Gabriela Cowperthwaite’s awareness doc Blackfish makes a compelling argument to not place orcas in captivity. Opening with the death of beloved SeaWorld trainer Dawn Brancheau at the jaws of killer whale Tilikum, the film then leaps back to the animal’s youth and ably investigates what went wrong. Through copious interviews with those who’ve worked with Tilikum and experts who expand on the nature of orcas, viewers come to feel horrible for Tilikum, a clear victim of his environment at the hands of greedy owners. So, yes, mission accomplished on the filmmakers’ part content-wise, but cinematically the work is little more than standard non-fiction.
In terms of stating her case, Cowperthwaite knows how to spin a powerful yarn. Disillusioned ex-SeaWorld trainers convey the genuine love once held for their jobs and which continues for their former animal co-workers. Looked upon as experts by the theme park’s attendees, they now freely admit minimal knowledge about killer whales, which the true authorities are happy to provide. Through passionate insight from orca researcher Howard Garrett on the beasts’ kindness in nature and neuroscientist Lori Marino on their intelligence, social nature, and emotional maturity, an authentic picture emerges. Paired with refreshing sights of orcas in their rightful habitat and the overarching concept of no documented case where an orca has harmed a human in the wild, and the concept of keeping these creatures free becomes common sense.
SeaWorld’s direct absence despite being asked to partake makes for a one-sided discussion, though evidence of the company’s involvement in such matters are damning. Fittingly, it’s in some of these instances that Blackfish flexes its imaginative muscles. Forced to improvise in depicting OSHA’s case against SeaWorld that stemmed from Brancheau’s death, the filmmakers make dialogue between lawyer and witness thrilling by simply displaying both quotes at once. Later uses of straightforward courtroom animation, sans audio, with the words appearing next to each respective figure are further engaging and, along with a clean drawn depiction of an orca capture, show signs of distinction. Still, that’s about as flashy as things get.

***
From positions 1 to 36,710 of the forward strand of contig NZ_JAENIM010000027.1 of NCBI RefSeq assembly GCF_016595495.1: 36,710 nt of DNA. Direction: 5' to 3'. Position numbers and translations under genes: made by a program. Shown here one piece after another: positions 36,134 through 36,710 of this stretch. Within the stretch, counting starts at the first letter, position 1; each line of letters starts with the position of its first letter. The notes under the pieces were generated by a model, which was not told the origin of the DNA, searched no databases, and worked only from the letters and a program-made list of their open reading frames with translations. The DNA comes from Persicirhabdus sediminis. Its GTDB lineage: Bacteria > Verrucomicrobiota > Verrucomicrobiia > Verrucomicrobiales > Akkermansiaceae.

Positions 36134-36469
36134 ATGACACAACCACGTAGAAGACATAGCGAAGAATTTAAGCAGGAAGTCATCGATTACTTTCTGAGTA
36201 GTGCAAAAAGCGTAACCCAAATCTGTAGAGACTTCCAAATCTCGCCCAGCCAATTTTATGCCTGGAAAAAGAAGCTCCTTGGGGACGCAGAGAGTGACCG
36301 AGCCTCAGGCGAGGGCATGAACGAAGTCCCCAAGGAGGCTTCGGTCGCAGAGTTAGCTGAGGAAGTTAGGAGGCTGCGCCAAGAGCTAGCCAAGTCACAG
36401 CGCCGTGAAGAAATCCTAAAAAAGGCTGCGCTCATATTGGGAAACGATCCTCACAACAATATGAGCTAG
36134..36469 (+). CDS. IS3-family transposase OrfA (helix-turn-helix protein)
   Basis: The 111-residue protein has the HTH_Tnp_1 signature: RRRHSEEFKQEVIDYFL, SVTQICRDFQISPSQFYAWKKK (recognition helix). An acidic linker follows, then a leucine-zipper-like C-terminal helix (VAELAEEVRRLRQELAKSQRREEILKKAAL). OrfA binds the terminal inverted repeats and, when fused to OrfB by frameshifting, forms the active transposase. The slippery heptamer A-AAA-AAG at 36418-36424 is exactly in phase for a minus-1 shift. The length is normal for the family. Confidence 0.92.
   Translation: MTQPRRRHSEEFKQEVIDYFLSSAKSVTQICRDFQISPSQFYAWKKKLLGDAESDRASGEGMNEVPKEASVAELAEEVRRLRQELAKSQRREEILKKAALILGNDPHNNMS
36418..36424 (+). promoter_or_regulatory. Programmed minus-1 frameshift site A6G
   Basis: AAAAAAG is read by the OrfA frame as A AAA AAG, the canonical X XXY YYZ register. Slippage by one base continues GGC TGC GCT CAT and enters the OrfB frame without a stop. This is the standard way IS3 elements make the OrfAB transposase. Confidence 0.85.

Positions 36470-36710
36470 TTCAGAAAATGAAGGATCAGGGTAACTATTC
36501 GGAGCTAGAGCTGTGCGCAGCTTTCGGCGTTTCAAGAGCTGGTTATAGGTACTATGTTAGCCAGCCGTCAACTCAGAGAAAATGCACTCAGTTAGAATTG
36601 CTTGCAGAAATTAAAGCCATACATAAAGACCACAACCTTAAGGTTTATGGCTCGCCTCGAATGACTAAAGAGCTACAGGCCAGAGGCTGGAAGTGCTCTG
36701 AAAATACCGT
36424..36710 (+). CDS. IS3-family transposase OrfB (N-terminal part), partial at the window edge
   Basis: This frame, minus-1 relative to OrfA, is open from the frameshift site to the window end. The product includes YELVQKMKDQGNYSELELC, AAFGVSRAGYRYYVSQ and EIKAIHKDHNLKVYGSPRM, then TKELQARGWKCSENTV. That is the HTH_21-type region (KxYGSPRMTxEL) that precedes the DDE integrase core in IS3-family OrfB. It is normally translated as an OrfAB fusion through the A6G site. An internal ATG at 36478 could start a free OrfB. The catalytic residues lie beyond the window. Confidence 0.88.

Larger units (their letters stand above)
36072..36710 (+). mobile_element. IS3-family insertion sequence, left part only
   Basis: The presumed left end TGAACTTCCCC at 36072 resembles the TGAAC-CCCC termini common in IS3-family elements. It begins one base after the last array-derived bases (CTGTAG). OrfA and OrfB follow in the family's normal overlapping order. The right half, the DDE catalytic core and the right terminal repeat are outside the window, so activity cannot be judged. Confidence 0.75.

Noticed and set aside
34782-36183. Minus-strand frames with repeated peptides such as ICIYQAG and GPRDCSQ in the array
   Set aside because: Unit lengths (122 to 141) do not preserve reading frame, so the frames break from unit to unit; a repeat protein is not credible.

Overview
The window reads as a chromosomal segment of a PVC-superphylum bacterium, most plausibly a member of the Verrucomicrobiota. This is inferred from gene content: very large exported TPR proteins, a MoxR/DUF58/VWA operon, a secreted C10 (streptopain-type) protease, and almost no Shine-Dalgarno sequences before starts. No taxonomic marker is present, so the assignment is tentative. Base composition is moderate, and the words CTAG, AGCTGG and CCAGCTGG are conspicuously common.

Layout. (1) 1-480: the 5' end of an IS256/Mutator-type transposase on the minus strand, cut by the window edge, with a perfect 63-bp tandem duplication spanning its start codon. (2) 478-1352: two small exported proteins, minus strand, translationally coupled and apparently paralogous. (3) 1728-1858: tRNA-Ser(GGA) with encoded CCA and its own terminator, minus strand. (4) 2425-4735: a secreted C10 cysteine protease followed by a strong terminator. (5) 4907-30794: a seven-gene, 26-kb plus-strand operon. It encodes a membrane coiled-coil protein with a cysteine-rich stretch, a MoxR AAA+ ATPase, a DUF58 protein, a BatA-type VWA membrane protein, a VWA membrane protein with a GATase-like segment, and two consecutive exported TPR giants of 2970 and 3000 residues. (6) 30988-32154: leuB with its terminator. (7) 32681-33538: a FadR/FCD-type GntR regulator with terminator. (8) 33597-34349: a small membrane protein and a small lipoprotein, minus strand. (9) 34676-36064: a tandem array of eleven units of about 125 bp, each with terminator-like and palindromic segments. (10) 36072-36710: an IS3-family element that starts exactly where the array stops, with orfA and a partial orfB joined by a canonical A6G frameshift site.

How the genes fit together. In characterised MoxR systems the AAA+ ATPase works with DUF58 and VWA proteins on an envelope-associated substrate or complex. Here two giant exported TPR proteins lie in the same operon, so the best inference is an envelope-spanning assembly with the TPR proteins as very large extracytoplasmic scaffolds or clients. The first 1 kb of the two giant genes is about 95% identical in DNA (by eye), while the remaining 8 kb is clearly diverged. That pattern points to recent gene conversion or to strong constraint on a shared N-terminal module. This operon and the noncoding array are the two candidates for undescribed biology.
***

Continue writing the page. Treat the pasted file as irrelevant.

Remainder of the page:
Interspersed with SeaWorld promotional videos that look asinine next to the facts, Blackfish grows all the more tragic when discussing Tilikum’s degrading mind and his current whereabouts. In perhaps its grand message, the film renders sympathetic viewers into potential doers and rallies support around a problem that, with the right amount of support, could be fixed. (Also, in a matter crucial to his predicament, if you’ve ever wanted to see an orca penis, get ready. Free Willy, indeed.) For this end and other highs along the way, Cowperthwaite clearly has the gift of storytelling. Now, if she could get a little more help for her filmmaking to rise above the documentary masses, she’d be set.
Rated PG-13 for mature thematic elements including disturbing and violent images.
Blackfish is currently playing at the Carolina Cinemas on Hendersonville Rd.
Category: Asheville film